During the week between my last lecture and final exam, I went to Georgia and Armenia. I flew from Cluj to Istanbul to Tbilisi with an overnight layover on the return trip. I rented a studio near the city center, which proved more convenient than comfortable, but c’est le vie. This wasn’t one of my cheaper trips, simply because this region is so much less accessible, and the transportation there comes at a premium. (My roundtrip was almost $400, which is rather pricey given my other great deals with Turkish Airlines.) Oddly, Georgia and Armenia are in Asia, yet many sites count them as “European,” I guess because the people look more European than Asian and because both countries are Christian.
I arrived with no game plan and few expectations other than to explore as much as possible, as cheaply as possible. I ended up with two day trips: one into Armenia and the other to the center of Georgia. Both trips were provided by Envoy Tours. I usually don’t enjoy traveling with groups, be they big or small, but these two turned out great, all due to good guides and an eclectic and friendly blend of international travelers, who seemed to enjoy each other as much as the scenery.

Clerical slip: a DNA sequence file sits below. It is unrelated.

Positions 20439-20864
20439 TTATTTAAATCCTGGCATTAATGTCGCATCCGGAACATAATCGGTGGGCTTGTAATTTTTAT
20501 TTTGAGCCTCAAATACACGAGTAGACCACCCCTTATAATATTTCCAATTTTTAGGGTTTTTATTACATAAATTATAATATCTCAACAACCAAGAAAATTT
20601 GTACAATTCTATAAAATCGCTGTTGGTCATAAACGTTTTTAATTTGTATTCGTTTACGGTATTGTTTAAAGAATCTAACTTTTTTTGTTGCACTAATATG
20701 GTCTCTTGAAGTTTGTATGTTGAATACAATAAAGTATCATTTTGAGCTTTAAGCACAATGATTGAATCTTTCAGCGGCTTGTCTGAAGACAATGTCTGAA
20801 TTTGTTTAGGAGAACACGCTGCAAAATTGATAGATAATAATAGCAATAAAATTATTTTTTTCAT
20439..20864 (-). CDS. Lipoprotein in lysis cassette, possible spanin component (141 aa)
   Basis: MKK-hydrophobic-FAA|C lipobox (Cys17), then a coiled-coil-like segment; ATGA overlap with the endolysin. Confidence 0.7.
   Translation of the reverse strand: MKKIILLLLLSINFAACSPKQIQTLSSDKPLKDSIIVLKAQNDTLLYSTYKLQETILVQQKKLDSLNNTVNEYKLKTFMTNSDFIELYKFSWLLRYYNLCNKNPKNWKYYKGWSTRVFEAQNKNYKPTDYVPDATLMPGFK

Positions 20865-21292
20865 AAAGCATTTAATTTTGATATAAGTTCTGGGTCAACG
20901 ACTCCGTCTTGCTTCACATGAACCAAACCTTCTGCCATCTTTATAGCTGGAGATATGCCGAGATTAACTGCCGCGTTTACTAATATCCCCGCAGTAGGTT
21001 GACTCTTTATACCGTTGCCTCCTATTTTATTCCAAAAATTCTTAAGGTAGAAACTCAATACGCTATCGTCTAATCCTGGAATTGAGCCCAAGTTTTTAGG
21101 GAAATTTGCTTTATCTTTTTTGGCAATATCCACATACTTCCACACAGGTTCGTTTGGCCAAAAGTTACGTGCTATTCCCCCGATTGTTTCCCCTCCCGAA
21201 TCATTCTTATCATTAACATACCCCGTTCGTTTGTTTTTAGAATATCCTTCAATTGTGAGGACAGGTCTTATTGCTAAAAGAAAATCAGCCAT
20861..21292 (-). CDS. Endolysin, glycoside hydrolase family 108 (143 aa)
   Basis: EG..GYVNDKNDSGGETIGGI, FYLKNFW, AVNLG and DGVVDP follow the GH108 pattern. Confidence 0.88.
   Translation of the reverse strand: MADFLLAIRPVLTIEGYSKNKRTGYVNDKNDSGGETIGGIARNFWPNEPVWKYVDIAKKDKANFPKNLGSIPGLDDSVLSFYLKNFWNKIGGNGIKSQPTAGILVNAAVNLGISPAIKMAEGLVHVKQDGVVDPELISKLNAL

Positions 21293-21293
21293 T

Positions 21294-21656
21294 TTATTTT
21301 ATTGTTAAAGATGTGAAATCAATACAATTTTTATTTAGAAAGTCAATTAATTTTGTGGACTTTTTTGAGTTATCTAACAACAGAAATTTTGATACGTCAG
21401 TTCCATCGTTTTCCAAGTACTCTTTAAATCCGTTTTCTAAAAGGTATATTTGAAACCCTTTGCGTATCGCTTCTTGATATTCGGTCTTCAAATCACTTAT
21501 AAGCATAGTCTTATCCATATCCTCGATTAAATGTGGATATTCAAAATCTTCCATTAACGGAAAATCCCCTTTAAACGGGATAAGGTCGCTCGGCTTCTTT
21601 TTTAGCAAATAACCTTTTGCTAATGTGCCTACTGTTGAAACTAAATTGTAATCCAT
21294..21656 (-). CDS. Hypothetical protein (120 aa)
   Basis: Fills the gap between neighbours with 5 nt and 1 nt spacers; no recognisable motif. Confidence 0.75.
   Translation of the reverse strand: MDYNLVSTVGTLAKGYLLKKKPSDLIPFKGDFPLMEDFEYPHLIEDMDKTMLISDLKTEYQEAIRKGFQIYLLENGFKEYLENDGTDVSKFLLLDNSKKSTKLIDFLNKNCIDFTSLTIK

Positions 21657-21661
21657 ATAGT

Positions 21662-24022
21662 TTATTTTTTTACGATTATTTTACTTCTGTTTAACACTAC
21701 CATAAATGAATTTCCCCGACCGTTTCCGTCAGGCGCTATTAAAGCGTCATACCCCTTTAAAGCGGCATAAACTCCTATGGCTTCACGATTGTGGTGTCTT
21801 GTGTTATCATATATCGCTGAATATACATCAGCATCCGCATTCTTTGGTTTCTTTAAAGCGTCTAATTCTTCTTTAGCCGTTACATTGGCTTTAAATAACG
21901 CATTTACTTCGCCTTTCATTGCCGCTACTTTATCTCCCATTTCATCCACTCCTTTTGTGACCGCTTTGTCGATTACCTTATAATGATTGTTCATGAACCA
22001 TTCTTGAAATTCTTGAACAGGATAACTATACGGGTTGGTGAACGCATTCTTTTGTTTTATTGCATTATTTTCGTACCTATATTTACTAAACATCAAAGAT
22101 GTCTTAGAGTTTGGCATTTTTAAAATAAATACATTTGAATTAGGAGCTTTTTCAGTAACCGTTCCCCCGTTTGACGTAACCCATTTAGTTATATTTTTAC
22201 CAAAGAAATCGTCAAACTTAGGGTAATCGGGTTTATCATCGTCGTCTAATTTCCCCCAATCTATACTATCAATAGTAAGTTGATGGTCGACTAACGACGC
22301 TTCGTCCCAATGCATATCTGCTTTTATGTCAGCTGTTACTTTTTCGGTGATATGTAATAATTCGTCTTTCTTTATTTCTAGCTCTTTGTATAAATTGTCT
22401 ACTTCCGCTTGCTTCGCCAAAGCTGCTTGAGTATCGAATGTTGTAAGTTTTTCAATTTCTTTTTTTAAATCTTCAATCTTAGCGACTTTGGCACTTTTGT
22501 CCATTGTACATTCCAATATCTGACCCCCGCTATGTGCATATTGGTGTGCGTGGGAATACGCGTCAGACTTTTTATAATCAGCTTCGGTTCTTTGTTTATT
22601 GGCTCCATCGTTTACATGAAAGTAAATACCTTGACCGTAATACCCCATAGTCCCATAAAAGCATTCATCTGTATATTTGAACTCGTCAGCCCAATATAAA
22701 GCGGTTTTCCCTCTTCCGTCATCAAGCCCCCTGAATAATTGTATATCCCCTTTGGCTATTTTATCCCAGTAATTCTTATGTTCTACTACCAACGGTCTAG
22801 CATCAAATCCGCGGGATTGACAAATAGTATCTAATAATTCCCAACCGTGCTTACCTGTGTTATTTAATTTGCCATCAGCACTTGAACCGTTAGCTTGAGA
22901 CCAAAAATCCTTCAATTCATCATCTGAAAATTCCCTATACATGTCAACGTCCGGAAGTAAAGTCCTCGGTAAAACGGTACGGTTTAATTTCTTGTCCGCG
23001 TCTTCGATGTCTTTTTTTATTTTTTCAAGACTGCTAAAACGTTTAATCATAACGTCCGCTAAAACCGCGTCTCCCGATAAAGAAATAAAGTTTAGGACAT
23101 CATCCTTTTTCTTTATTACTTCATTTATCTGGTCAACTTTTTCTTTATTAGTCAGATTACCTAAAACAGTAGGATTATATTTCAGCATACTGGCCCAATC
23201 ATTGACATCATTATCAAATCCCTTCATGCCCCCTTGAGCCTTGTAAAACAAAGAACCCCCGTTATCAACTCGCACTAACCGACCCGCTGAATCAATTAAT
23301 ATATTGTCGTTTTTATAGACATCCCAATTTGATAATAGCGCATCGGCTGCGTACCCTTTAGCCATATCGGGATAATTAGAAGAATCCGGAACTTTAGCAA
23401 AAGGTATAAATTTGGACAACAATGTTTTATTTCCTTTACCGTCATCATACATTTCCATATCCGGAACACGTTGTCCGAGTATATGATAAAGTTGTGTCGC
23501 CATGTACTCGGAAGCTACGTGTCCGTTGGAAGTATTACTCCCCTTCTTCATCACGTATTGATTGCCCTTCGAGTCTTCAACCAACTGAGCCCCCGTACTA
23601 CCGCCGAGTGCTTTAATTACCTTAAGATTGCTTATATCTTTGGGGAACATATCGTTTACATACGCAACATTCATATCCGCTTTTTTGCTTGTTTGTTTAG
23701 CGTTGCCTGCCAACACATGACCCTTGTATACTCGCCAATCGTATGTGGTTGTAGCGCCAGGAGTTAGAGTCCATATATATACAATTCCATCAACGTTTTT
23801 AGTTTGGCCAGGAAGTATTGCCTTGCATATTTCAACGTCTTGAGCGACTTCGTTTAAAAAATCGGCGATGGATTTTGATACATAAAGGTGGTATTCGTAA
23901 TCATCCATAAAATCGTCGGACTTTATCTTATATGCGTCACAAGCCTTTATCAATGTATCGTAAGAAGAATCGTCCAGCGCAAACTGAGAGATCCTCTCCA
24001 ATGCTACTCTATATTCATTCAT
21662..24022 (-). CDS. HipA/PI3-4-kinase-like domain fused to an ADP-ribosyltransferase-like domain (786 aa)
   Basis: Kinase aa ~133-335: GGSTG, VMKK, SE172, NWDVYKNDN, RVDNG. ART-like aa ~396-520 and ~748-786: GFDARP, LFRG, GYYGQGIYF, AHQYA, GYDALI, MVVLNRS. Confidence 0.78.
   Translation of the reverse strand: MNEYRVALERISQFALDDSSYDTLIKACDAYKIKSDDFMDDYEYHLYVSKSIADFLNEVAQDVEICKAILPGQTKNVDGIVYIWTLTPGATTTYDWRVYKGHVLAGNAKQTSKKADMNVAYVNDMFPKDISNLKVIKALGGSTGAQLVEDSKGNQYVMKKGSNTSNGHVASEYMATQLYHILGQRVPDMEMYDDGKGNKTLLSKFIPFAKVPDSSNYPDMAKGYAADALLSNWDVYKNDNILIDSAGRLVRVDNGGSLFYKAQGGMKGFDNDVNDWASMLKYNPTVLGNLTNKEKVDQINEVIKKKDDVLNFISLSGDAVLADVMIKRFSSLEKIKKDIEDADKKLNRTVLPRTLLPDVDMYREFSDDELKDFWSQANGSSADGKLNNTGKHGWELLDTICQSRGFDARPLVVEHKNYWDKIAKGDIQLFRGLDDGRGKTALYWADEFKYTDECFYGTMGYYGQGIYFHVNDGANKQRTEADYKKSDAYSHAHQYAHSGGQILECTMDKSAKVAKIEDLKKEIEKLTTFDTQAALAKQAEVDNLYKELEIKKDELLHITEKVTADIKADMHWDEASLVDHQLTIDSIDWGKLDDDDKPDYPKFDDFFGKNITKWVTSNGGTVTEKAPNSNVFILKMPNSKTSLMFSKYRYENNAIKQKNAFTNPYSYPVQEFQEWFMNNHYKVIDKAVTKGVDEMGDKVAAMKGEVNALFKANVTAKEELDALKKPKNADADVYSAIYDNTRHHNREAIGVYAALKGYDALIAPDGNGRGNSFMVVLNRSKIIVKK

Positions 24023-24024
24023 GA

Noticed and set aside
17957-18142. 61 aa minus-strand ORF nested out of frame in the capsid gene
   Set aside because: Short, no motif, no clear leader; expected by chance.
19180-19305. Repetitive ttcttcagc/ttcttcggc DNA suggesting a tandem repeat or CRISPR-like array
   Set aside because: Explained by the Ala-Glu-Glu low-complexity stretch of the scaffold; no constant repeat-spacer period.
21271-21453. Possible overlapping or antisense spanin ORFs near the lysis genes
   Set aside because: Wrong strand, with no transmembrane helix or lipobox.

Our trip to Armenia was primarily to visit the UNESCO monasteries in the northern mountains. I was joined by South African rugby coaches, who were in Tbilisi for the U20 (Under 20) Games. We bonded instantly and ended up spending parts of two subsequent days together. The long defunct monasteries were magnificent as was the scenery, but I found myself focusing as much on the poverty, pollution, and potholes. The highlight of the 10-hour day was having a (too) late lunch with a family in a tiny hillside village. The father grilled pork for us on his outdoor barbeque, while the mother stuffed us with salads, cheeses, and pickles.
Later in the week, I joined a larger group on a trip to the center of Georgia with stops in Mtskheta, the first country’s first capital and home to its most sacred church, and then to Gori, the hometown of Stalin which still houses his museum. We had another tasty late lunch, this time at the home of our van driver, who insisted that we make toasts of homemade wine throughout the meal. (And we did, happily.) At our table were gathered 15 people representing 10 different countries, so we had plenty to share and celebrate. Most remarkable in our group was one young woman, who, though only 28 years old, now was visiting her 70th country. After lunch, we visited the ancient cave city of Uplistsikhe, where I re-twisted my damaged knee. Egads.
Other than those two days, my time was spent in Tbilisi itself. What a wonderful city! So much history and amazing architecture and really delicious (and spicey!) food and wine. And low prices…yet, so few tourists, which really puzzled me. In some ways, I’m glad it hasn’t been “discovered” by Americans, lest it turn into another Prague, but it deserves more attention, and I heartily recommend it.